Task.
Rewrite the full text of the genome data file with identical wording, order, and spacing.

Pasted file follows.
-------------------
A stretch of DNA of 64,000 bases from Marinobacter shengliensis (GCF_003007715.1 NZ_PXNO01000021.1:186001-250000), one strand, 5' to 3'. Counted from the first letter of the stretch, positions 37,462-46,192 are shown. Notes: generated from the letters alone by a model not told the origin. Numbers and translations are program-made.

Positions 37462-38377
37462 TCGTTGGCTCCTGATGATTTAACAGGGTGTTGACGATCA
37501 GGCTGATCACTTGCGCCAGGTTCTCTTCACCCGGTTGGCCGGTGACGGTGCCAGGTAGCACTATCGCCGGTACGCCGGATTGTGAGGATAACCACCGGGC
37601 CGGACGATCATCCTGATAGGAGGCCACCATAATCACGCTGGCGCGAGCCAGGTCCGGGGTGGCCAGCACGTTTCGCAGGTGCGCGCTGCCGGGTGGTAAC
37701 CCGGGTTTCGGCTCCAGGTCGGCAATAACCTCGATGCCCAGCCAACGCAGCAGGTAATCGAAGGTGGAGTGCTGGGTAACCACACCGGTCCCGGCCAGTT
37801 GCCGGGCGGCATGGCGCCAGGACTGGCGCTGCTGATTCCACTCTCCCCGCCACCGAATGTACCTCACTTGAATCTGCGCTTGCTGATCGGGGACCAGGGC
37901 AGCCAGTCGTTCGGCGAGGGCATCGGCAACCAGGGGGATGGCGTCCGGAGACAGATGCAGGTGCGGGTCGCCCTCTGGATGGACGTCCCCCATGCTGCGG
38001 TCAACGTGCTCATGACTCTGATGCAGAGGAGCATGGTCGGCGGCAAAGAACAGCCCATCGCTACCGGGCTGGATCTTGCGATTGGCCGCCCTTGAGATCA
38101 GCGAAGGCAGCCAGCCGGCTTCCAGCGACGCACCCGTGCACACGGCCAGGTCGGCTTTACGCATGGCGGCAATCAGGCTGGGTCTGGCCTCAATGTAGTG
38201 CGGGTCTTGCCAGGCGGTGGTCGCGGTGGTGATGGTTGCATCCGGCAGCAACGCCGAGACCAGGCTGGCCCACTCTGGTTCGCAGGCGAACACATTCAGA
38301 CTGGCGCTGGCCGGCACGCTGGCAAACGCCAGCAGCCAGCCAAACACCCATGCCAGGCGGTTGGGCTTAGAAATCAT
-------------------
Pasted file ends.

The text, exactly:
A stretch of DNA of 64,000 bases from Marinobacter shengliensis (GCF_003007715.1 NZ_PXNO01000021.1:186001-250000), one strand, 5' to 3'. Counted from the first letter of the stretch, positions 37,462-46,192 are shown. Notes: generated from the letters alone by a model not told the origin. Numbers and translations are program-made.

Positions 37462-38377
37462 TCGTTGGCTCCTGATGATTTAACAGGGTGTTGACGATCA
37501 GGCTGATCACTTGCGCCAGGTTCTCTTCACCCGGTTGGCCGGTGACGGTGCCAGGTAGCACTATCGCCGGTACGCCGGATTGTGAGGATAACCACCGGGC
37601 CGGACGATCATCCTGATAGGAGGCCACCATAATCACGCTGGCGCGAGCCAGGTCCGGGGTGGCCAGCACGTTTCGCAGGTGCGCGCTGCCGGGTGGTAAC
37701 CCGGGTTTCGGCTCCAGGTCGGCAATAACCTCGATGCCCAGCCAACGCAGCAGGTAATCGAAGGTGGAGTGCTGGGTAACCACACCGGTCCCGGCCAGTT
37801 GCCGGGCGGCATGGCGCCAGGACTGGCGCTGCTGATTCCACTCTCCCCGCCACCGAATGTACCTCACTTGAATCTGCGCTTGCTGATCGGGGACCAGGGC
37901 AGCCAGTCGTTCGGCGAGGGCATCGGCAACCAGGGGGATGGCGTCCGGAGACAGATGCAGGTGCGGGTCGCCCTCTGGATGGACGTCCCCCATGCTGCGG
38001 TCAACGTGCTCATGACTCTGATGCAGAGGAGCATGGTCGGCGGCAAAGAACAGCCCATCGCTACCGGGCTGGATCTTGCGATTGGCCGCCCTTGAGATCA
38101 GCGAAGGCAGCCAGCCGGCTTCCAGCGACGCACCCGTGCACACGGCCAGGTCGGCTTTACGCATGGCGGCAATCAGGCTGGGTCTGGCCTCAATGTAGTG
38201 CGGGTCTTGCCAGGCGGTGGTCGCGGTGGTGATGGTTGCATCCGGCAGCAACGCCGAGACCAGGCTGGCCCACTCTGGTTCGCAGGCGAACACATTCAGA
38301 CTGGCGCTGGCCGGCACGCTGGCAAACGCCAGCAGCCAGCCAAACACCCATGCCAGGCGGTTGGGCTTAGAAATCAT